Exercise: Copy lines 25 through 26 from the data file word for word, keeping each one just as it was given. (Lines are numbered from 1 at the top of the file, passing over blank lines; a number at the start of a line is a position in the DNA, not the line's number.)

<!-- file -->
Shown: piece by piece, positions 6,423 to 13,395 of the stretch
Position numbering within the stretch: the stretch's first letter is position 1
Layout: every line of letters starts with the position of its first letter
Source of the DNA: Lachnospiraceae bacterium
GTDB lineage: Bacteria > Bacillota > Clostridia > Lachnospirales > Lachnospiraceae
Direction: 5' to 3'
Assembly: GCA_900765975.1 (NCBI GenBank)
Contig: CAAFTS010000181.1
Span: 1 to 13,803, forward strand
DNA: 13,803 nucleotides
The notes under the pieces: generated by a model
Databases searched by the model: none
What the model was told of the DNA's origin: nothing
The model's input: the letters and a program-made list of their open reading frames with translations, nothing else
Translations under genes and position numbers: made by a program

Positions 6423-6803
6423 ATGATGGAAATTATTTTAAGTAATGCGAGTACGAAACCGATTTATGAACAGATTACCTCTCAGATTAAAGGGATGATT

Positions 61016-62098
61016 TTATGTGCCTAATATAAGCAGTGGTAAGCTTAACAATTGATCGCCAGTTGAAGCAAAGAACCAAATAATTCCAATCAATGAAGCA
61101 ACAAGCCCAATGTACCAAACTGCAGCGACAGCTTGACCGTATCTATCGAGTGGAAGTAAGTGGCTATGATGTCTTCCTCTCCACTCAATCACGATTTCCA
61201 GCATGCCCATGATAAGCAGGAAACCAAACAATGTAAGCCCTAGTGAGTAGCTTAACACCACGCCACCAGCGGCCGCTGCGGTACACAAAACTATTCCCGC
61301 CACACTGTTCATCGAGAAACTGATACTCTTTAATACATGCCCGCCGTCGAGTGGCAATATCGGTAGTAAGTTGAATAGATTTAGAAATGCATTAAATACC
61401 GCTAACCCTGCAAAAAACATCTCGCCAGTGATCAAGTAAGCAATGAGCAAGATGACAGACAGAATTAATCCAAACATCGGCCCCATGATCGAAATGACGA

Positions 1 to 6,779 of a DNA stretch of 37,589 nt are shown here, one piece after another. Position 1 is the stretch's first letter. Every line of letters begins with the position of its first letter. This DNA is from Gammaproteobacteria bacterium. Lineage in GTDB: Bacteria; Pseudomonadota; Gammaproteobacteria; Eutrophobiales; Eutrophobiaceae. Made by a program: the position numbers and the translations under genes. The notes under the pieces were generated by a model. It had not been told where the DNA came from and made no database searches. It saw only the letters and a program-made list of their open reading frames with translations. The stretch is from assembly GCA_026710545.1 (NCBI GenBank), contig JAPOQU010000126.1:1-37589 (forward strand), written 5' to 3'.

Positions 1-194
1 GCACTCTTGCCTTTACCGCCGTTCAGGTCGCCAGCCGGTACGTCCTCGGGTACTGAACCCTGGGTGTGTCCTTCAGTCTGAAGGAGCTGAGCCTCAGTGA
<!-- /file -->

Positions 1-194
1 GCACTCTTGCCTTTACCGCCGTTCAGGTCGCCAGCCGGTACGTCCTCGGGTACTGAACCCTGGGTGTGTCCTTCAGTCTGAAGGAGCTGAGCCTCAGTGA